Welcome to the new How To Gurus Blog

Where you can always find my latest Demos and YouTube Videos. You will find samples taken from my Training DVDs and also exclusive videos created specifically for my online audience.

Friday, December 5, 2008

On Using DIV tag layers

"What my instructor had me do for that graphic placement issue in DW was just create a new CSS rule and create a DIV tag called #wrapper. Then I just positioned the graphic where I wanted it."


Using a DIV tag (creating a floating layer) works fine. If you follow my previous email you will see that the layer will be positioned above the background image, so that any image you place into the layer will appear on top of the background image.
The CSS rule is so that you can easily update the layer formatting in the future and the #wrapper is just a label for the layer (DIV tag). You can call the layer anything you want, if you don't name the layer then Dreamweaver will simply apply a number to the layer. The label allows you to easily find the coding for the layer and also allows you to refer to the layer in your code (for instance if you want to make a button that will hide or show the layer you would need a label for it). Personally I would have picked a name that exactly matched the image contents, so if the layer contained my logo I would call it something like this: #_logo_layer (the _ symbol is just being used as a spacer to make the name easier to read, you can't use spaces in label names so the _ character is a good alternative, I could also have used - but I prefer the underscore like this _ ).
If you look at the coding for the DIV tag (near the top of your code) you will first see the wrapper section (following the name that you gave the DIV tag), you will also see the x and y positions (measured from the top left corner of the page), whether the layer is relative or absolute (if it floats or is locked into a specific position relative to the upper left corner of the page) and you will also see a number for z-index. The z-index is the stacking order of the layer on the page. The larger the number the higher up in the stack the layer will be (like a deck of cards). Most likely your layer is showing a z-index of either 0 or 1. As you create more layers on the page Dreamweaver will give them a new z-index position above the previous layer. So if your original layer was z-index=1 then the next layer will be z-index=2. If you need to rearrange the order that the layers are on the page simply adjust the z-index number. Again think of the layers like a deck of cards numbered 1 at the bottom of the deck, changing the number on the card will change its position in the deck.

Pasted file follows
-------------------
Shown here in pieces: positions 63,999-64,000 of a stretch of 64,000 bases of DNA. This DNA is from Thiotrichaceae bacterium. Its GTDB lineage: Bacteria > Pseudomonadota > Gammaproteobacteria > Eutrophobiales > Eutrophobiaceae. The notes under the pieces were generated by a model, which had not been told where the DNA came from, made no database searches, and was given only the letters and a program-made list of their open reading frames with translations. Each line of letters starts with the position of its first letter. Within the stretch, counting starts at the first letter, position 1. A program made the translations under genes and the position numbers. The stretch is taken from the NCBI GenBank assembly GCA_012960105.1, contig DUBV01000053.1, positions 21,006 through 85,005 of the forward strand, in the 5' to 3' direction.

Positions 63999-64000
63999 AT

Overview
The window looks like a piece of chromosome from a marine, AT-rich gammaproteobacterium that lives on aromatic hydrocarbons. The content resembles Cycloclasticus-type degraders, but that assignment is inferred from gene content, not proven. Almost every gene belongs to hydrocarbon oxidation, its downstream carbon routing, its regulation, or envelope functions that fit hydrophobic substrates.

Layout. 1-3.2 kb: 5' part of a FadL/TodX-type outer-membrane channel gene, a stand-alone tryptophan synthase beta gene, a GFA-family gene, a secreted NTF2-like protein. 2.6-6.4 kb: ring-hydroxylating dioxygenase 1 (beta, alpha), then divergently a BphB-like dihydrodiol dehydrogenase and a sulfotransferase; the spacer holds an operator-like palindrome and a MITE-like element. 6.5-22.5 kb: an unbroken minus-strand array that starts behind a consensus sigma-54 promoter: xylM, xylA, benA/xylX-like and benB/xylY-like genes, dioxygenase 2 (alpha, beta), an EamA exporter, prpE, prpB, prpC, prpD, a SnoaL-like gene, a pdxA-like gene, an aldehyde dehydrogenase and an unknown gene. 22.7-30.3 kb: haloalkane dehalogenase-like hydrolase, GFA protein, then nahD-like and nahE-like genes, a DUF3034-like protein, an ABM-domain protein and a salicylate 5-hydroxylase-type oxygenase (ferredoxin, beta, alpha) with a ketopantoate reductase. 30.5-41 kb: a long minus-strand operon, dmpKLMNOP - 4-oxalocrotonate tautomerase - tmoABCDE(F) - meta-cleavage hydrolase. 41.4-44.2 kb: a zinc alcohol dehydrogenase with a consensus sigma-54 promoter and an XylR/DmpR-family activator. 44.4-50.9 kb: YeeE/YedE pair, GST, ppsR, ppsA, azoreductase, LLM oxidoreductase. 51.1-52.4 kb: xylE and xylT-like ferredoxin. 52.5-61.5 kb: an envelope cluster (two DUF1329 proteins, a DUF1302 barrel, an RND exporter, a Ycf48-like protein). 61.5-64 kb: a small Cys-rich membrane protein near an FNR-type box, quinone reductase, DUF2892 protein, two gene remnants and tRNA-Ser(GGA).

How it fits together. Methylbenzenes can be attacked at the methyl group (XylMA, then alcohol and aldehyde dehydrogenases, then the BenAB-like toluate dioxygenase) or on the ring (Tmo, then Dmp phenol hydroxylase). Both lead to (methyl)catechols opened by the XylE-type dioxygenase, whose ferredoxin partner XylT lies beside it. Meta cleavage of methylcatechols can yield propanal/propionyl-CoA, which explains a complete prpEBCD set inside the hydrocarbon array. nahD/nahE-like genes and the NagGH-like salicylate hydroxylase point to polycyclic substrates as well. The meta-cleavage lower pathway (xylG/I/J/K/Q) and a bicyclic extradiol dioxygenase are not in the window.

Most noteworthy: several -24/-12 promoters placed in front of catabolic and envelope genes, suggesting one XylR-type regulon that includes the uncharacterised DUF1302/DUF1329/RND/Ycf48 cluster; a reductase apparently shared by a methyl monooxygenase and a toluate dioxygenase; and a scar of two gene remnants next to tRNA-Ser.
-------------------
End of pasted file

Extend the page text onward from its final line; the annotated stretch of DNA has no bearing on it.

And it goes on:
Wednesday, December 3, 2008

Images and Background Images in Dreamweaver

"With my form project I am having difficulty placing a saved graphic created in PS into/on top of a background image I also altered in PS and saved for Web and Devices and used this graphic as a backgrond under my body DIV TAG(not a Pseudo-Tag)."

Here are some basic ideas on the background image. When you put a background image into a web page it is inserted in the opening body tag, everything else on the page comes after that tag. You can only have one image in the body tag, so you can't put a logo graphic on top of a background image in the body tag. What you need to do is to create a table or other container right after the opening body tag, put your graphic in that container and center that container on the page. That will give you the effect you are looking for by placing the graphic in front of the background image. If you use a table you can go even further as your table can also contain a background image and then have graphic placed into a cel in the table.

So, think of it as a stack of pictures on a table. The background image is the bottom of the stack, the table is then placed on top of the background image. If you put a background image into the table that image will be on top of the page background image as well since it is in the table. You can then put an image into a table cell and that image would be on top of the table background, which is on top of the page background. You can go even further by using layer elements (DIV tags), these float above the page. You can use as many DIV tags as you like and they will also stack (like a stack of cards) depending on the number you give the tag. This is all explained more thoroughly in our Dreamweaver CS3 training.

Monday, November 24, 2008

Can I add Video to a Web Page using Fireworks?

On adding video to a web page using Fireworks, you can't do that. Fireworks is designed to create graphics for web pages, it is not designed to create actual web pages. Fireworks assumes that you will be interfacing with Dreamweaver to create the actual web page, so you will need to place any multimedia using Dreamweaver.
But, you can use Fireworks to lay out the page so that it is ready to accept video in Dreamweaver. What you need to do to make sure that your layout is not affected is to put in a placeholder image using Fireworks that is the same size as the video you want to insert using Dreamweaver, that will create a properly sized place for the video to go. Then simply replace the placeholder image with the video in Dreamweaver. If you open the Fireworks Help file and do a search for Video you will get step by step instructions on putting in a placeholder image.

Friday, October 31, 2008

Fixing palette and menu locations in Dreamweaver 8

Hi George:
I did something to dreamweaver and lost the side panel and properties director.
These things came up automatically. Also, when I did this, I could not expand the page to the side to see the files, css etc. Nor, Can I expand the file downwards.
Could you please let me know how to make this correction.